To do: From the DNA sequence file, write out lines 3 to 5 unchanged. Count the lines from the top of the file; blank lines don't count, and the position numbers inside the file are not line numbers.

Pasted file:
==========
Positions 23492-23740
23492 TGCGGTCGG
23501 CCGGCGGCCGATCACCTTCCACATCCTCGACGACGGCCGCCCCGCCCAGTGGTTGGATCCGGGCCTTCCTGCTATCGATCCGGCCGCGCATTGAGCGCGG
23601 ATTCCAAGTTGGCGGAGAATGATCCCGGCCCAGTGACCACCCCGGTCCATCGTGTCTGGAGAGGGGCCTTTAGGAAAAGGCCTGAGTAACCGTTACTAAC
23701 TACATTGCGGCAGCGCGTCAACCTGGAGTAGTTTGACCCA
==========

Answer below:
23501 CCGGCGGCCGATCACCTTCCACATCCTCGACGACGGCCGCCCCGCCCAGTGGTTGGATCCGGGCCTTCCTGCTATCGATCCGGCCGCGCATTGAGCGCGG
23601 ATTCCAAGTTGGCGGAGAATGATCCCGGCCCAGTGACCACCCCGGTCCATCGTGTCTGGAGAGGGGCCTTTAGGAAAAGGCCTGAGTAACCGTTACTAAC
23701 TACATTGCGGCAGCGCGTCAACCTGGAGTAGTTTGACCCA